Earlier today, Governor Pat Quinn signed into law Senate Bill 1587, a measure that places appropriate and reasonable guidelines on the use of unmanned surveillance aircraft (drones) by state or local law enforcement agencies in Illinois. Most importantly, it requires police to obtain a warrant, subject to narrow exemptions, such as emergencies. It also limits retention and sharing of information collected by drones, and requires police departments with drones to publicly disclose the number of their drones. The measure was adopted by wide margins in both houses of the Illinois General Assembly during the Spring 2013 session. Local law enforcement agencies across the nation are exploring the use of drone technology as part of their information-gathering efforts. In Illinois, the Illinois National Guard and the Champaign County Sheriff’s Office have experimented with the use of drones and the Cook County Sheriff’s Office has expressed an interest in obtaining the technology.
The following can be attributed to Mary Dixon, Legislative Director of the American Civil Liberties Union of Illinois:
We are pleased that Governor Pat Quinn has acted today to sign Senate Bill 1587 into law. The measure, which won broad support in both chambers of the Illinois General Assembly, provides basic privacy protections for all residents in Illinois when state or local law enforcement officials use drone surveillance technology. The law requires police to obtain a warrant from an independent judge before using a drone, subject to narrow exemptions, such as emergencies. We are grateful that the law enforcement community in Illinois participated in discussions that led to the final version of this bill, paving the way for its smooth passage.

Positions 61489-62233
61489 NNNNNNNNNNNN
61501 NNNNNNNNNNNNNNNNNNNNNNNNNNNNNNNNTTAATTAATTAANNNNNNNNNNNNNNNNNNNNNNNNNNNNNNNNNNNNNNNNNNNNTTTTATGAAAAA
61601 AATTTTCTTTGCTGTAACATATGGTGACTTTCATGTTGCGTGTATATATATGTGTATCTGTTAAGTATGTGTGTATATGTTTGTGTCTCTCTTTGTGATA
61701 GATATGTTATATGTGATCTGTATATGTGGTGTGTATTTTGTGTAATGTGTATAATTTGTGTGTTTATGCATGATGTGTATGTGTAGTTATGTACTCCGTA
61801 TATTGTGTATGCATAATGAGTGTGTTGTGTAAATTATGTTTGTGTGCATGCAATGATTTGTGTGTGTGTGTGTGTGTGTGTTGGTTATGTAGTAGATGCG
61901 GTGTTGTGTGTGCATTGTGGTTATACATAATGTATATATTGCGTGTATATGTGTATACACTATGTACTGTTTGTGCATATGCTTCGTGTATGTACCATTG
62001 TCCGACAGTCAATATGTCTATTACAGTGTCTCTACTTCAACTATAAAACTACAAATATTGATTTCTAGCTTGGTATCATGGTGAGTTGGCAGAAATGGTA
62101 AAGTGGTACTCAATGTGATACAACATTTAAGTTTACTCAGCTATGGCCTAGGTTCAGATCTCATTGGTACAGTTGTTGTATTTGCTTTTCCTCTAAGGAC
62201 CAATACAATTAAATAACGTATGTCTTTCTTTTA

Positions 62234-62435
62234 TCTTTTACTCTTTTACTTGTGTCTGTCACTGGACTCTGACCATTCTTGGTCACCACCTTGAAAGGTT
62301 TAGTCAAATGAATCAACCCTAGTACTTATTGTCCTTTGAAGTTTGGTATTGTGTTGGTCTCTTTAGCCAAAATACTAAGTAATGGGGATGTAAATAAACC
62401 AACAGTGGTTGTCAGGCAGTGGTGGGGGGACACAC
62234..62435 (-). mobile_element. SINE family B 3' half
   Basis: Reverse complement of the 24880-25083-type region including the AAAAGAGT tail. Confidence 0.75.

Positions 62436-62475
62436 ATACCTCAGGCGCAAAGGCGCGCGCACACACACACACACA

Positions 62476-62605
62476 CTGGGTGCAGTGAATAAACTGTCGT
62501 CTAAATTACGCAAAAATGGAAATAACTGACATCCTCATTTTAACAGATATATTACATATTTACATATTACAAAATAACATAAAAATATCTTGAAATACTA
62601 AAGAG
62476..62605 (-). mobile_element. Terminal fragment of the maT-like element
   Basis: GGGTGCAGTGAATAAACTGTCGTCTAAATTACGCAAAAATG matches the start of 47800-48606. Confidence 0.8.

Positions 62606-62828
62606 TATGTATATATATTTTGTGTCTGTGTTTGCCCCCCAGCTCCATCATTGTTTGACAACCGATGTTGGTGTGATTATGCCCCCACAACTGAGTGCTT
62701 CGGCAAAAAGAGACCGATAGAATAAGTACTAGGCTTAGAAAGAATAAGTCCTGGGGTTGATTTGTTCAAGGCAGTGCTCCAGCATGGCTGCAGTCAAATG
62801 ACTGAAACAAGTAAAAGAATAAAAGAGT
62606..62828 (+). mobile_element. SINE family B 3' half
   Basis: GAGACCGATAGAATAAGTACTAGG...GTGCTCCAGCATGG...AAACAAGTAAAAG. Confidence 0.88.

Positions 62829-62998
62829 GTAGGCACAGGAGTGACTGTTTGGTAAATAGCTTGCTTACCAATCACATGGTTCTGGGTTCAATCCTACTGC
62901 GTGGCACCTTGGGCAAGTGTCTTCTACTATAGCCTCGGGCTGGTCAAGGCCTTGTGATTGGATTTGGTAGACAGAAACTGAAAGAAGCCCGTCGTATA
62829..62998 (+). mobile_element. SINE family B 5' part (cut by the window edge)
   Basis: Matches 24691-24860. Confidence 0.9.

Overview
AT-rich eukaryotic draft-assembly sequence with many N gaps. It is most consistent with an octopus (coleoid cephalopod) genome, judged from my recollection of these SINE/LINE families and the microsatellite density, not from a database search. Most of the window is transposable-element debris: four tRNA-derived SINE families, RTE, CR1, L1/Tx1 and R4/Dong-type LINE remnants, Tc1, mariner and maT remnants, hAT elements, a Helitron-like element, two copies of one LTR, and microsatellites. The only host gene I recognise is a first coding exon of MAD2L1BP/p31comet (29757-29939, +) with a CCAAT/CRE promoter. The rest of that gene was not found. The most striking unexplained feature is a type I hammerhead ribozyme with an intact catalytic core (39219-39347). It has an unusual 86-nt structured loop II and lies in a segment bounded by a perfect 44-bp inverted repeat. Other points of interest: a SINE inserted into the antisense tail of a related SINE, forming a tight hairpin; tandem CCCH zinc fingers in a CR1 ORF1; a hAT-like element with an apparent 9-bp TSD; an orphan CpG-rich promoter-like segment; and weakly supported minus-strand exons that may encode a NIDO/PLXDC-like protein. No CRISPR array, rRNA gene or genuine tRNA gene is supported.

This measure demonstrates that it is possible to place appropriate and reasonable guidelines on emerging technologies that ensure privacy for average residents in Illinois. While Congress has failed so far to modernize our on-line privacy laws (the most current update was completed in the 1980s, before most of us had access to the internet) we urge the Illinois General Assembly to continue to explore further ways that it can protect communications and location privacy for residents of our state.
The ACLU of Illinois also wants to extend a special note of thanks to the sponsors of this legislation, Senator Daniel Biss and Representative Ann Williams, who skillfully navigated the measure through the Senate and House. We are appreciative of their leadership and vision on this issue.